Hope this provides some comfort, and that you get to the bottom of your problem quickly, I can't imagine that dislocation would be a failure mode whatever might have gone wrong, especially since all looks to be normal on the x-ray.


Age 70, LBHR 48mm head 18th Nov 2014 and RTHR 36mm head Zimmer ceramic/ceramic 2nd May 2017 by Mr Christopher Kershaw, Spire hospital, Leicester UK.


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Re: Birmingham resurfacing failure after 14 years - now what?
« Reply #2 on: December 24, 2021, 09:40:56 PM »
Try not to go to worst case scenario just yet. First, you want to hear from your surgeon. You need a diagnosis as to what your actual problem is before worrying about what the best course of treatment is. If your resurfacing has indeed failed, or partially failed (maybe you just need a new cup), consider seeking out a second opinion before jumping to a THR. Dr. Pritchett in Seattle does revisions, as do a few others. Good luck.

Pat Walter

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Re: Birmingham resurfacing failure after 14 years - now what?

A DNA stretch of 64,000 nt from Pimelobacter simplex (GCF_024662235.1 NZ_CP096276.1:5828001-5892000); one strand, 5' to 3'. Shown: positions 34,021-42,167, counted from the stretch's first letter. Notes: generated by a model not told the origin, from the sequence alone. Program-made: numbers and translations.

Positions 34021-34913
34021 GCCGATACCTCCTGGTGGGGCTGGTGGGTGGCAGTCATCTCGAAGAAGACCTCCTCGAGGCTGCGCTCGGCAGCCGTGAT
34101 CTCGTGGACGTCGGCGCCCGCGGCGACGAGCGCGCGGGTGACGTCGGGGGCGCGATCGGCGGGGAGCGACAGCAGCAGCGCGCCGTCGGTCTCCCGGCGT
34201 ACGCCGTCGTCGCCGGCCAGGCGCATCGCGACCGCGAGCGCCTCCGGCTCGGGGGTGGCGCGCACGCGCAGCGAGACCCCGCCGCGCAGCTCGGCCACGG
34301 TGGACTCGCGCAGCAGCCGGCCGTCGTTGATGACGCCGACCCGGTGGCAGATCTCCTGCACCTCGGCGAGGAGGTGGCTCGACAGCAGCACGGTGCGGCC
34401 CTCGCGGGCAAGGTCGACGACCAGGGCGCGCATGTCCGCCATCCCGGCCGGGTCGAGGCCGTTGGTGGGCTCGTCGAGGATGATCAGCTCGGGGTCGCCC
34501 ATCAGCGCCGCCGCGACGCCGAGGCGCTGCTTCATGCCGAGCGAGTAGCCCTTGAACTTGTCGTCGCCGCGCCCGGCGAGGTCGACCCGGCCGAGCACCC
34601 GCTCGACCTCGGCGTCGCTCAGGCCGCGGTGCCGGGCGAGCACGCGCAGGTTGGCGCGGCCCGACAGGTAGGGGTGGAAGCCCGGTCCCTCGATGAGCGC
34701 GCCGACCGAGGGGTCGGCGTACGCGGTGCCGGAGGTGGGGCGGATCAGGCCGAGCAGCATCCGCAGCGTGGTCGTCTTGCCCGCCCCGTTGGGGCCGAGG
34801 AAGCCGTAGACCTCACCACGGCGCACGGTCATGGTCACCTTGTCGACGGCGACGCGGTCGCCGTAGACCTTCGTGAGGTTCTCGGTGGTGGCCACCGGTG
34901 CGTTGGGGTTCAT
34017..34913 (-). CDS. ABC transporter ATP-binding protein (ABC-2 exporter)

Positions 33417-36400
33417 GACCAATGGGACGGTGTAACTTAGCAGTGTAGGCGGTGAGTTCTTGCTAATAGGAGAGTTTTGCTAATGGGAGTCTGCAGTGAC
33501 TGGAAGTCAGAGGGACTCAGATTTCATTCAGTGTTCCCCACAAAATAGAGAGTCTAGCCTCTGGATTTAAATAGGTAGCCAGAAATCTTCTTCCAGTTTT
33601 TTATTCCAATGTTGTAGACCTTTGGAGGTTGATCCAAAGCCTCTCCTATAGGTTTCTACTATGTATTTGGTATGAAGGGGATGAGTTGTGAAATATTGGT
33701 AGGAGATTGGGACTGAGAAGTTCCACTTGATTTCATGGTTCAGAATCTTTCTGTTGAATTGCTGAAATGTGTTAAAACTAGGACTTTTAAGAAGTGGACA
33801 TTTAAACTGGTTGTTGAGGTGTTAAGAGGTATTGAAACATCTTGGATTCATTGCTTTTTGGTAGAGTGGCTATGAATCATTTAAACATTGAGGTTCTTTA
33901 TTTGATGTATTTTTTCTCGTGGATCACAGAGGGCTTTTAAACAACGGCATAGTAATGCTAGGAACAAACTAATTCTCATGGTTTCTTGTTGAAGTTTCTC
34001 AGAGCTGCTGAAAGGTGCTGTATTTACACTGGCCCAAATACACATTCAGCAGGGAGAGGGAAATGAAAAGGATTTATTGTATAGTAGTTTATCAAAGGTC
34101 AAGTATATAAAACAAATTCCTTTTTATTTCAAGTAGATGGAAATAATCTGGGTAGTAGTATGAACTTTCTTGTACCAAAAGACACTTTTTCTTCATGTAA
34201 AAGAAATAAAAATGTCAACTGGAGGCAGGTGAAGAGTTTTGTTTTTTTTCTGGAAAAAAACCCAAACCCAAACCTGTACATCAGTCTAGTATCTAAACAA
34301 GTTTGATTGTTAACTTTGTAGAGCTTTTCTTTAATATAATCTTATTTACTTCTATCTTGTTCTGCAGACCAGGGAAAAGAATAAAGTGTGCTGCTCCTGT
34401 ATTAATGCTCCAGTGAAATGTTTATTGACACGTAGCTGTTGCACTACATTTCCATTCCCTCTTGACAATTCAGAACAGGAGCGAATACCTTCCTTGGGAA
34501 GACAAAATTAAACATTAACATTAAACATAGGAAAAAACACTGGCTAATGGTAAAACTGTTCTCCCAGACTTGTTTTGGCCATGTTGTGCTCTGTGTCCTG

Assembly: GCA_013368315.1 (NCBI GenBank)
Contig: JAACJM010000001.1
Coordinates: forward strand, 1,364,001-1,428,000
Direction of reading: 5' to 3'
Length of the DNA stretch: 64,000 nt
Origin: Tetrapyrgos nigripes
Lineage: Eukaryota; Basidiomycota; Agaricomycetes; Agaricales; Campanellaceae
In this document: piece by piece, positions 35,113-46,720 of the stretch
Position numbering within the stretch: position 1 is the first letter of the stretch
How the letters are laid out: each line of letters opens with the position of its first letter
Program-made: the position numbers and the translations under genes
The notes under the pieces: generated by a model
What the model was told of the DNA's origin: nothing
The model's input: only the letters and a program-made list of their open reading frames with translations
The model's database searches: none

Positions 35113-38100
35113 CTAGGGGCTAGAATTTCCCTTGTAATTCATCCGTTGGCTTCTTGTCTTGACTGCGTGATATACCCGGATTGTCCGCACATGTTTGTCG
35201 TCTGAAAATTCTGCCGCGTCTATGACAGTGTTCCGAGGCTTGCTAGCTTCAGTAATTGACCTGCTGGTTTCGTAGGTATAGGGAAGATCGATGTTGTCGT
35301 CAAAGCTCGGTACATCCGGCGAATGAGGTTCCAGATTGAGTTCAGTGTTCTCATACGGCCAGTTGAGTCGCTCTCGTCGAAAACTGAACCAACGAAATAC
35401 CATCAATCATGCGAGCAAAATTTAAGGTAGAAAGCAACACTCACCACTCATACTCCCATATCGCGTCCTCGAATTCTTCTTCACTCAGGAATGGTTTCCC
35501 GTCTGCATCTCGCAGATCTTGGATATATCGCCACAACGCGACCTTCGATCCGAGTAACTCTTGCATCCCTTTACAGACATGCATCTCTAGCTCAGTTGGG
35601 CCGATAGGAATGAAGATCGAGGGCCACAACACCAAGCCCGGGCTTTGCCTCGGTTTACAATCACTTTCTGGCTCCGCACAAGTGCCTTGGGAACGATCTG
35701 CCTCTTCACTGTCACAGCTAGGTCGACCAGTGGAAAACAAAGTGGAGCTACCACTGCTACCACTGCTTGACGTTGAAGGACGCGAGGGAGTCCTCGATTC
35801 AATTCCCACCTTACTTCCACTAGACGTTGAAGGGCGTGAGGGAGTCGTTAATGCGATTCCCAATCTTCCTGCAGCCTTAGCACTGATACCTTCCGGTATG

« Reply #3 on: December 25, 2021, 08:53:03 AM »
Hi John
I think you should take a breath and wait to see what is really going on.  If you had x-rays a few months ago, then most likely your device wouldn't fail that quickly.  There are tons of things that can cause a lot of pain, even bursitis.  You can email your x-rays to several other hip resurfacing surgeons to get their opinions.  Dr. Gross, Dr. De Smet, etc.  That way you have a little more input.  Sometimes it is very difficult to tell whether it is hip or back pain.  I hope you will find an answer soon.  If you have to have a revision, people with THRs are also very active too. Some are even athletes.